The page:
The aim of GST is to eliminate the cascading effect of input taxes and relieve taxes on export of goods and services fully. Bridging the gap in the matter of taxing is another issue as centre cannot levy tax on sales of goods within the state and states cannot do the same with respect to production of goods and services. Article 246(1) of Constitution of India empowers the Parliament to make laws with respect to matters in List-I of Seventh Schedule called the Union List. Likewise the State Government under Article 246(3) is empowered to make laws in respect of matters listed in List-II of Seventh Schedule of the Constitution. Constitutional amendment shall be needed to permit the Centre to levy GST on traders and the States to impose tax on services.
GST would merge multiple indirect taxes and emerge in neutrality, equity, enhanced revenue and transparency. Tax system need to be self regulatory and aim to generate required information. In this direction the role of information and technology shall be immensely replicated by networking and online transfer of credits to the states which too need to have technology in place. This feature needs to be dealt with utmost urgency and early implementation to make the operation of GST effective. It is said the best is the enemy of the good as centralised GST is sanctified best but it is not to be there looking to the federal structure in India. There is dual set up with two administrations, multiple statutes one for the centre and one for state and there shall be no cross utilisation of input tax credit (ITC) between CGST and SGST.
The present mechanism of CENVAT provides set off of input tax on goods and services up to production stage. Similarly VAT provides set off of input taxes and tax on previous purchases but does not provide relief of CENVAT loading on goods. The disruptive factor of CENVAT had been that it did not extend to distribution chain beyond the stage of production. The introduction of GST would ensure seamless credit of indirect taxes by integrating goods and services taxes for set off and shall extend to value addition in the supply chain. The CST though reduced to 2% would need to be phased out on introduction of GST. There would be continuous chain of set off from production or service stage to the retailer’s stage thereby doing away the cascading effect including the burden of CENVAT/Service Tax. Majority of Central and State taxes shall be subsumed. The GST will result in tax on value addition at each stage by providing set off of input tax against the output tax and it shall be the consumer who would bear the GST charged by the last dealer in the supply chain.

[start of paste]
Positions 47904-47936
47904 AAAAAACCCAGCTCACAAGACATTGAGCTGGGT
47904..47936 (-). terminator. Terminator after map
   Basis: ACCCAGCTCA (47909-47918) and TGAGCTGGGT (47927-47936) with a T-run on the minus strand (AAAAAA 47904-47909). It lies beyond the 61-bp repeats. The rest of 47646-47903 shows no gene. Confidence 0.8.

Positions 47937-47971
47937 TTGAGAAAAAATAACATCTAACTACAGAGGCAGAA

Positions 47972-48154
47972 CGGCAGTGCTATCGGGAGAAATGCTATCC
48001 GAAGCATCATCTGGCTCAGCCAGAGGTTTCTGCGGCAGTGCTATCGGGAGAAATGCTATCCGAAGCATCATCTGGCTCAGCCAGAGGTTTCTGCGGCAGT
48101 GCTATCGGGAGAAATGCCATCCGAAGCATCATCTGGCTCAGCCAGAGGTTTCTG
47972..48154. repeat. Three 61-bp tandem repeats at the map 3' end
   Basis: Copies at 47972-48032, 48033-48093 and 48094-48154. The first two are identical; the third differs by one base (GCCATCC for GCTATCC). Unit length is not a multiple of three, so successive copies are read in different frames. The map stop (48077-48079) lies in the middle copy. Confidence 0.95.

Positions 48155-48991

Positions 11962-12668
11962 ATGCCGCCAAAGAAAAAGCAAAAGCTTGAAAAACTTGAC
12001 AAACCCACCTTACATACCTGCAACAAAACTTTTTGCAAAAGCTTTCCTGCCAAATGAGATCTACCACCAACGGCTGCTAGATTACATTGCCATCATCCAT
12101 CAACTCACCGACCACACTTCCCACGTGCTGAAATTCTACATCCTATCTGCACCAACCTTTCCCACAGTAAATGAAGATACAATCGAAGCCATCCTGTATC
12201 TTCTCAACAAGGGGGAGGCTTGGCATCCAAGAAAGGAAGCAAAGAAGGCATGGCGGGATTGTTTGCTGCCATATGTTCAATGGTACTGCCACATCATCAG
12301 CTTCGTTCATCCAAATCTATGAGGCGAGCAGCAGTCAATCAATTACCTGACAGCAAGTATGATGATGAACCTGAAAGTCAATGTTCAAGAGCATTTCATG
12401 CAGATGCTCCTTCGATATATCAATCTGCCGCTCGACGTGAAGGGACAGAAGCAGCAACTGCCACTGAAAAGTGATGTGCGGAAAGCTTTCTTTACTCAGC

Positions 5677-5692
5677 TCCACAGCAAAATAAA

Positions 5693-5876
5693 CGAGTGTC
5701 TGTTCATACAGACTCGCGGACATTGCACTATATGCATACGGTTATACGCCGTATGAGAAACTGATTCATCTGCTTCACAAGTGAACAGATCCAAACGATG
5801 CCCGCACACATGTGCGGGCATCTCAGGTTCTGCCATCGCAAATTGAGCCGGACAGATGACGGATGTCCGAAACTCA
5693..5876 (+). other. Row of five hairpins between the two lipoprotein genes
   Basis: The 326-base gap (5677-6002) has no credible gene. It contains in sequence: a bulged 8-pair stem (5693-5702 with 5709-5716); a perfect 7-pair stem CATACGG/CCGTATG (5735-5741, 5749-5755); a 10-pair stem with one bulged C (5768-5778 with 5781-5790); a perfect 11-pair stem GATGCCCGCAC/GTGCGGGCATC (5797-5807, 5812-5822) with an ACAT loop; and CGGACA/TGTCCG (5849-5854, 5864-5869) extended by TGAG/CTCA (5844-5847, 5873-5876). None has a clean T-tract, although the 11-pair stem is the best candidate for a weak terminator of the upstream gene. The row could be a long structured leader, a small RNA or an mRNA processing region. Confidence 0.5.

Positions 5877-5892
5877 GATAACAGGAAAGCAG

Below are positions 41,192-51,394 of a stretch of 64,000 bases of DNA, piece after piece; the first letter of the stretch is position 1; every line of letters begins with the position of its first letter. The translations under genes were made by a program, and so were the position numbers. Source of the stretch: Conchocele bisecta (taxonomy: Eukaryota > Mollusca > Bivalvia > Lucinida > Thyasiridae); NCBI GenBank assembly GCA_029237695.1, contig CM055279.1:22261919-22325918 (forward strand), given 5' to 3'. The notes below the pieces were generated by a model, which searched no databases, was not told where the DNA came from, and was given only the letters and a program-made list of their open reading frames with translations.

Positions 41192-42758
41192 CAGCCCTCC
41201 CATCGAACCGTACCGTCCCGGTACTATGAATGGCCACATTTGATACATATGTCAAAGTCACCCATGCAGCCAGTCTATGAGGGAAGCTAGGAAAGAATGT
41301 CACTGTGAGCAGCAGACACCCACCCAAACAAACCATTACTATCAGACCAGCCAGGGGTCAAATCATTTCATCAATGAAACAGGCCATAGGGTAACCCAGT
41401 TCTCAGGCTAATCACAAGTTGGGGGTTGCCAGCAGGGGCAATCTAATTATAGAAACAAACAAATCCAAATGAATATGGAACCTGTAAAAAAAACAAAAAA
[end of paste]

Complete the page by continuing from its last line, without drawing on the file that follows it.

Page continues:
The real advantage to the trade and industry and agriculture is implicit with integration of goods and services and subsuming of CST and other taxes under Central and State level too. The cost of goods shall also be lower due to elimination of tax on tax, the exports too shall become globally competitive for Indian manufacturers and exporters.
The small traders and small scale industries are also protected as threshold limit conceived under CGST for goods is set to be kept at Rs.1.5 crore and for services at possibly higher level. The EC has laid out a threshold limit for SGST/UT at Rs.10 lakh both in respect of goods and services.
ADMINISTRING GST:
Salient features of GST under the present federal structure is dual and to be implemented by statue for the CGST and another for SGST with rules there-under. However the basic criteria for chargeability shall be practically the same under both in respect of taxable event, valuation, classification and taxable entities.  The CGST/SGST shall be payable on all transactions of goods and services except the exempted categories and those transactions that are below the threshold limit. Taxes under both shall be payable separately and cross utilisation of ITC is not allowed between CGST/SGST. There shall be two administrative set up at centre and state for CGST and SGST respectively, and periodic returns need to be submitted under both enactments. There would be a levy of CGST and GST simultaneously on every transaction of supply of goods and services excluding the exempted and one below the threshold limit on the same price/value. SGST would be charged only when supplier and the recipient both are located in the same state. In the case of CGST the location of supplier and the recipient within the country is immaterial. Therefore, a transaction taking place in MP in respect of TV sets sales, the distributor selling it to a dealer in MP would charge both CGST and SGST at specified rates say, 12% under both the statutes and shall be required to deposit separately under CGST and SGST the requisite component of taxes though he can take ITC separately under different Acts as ITC of CGST inputs can be availed against liability under CGST and so shall be the case with SGST. There is no cross subsidization or utilisation under these two enactments for ITC therefore, CGST credit cannot be utilised for payment of SGST.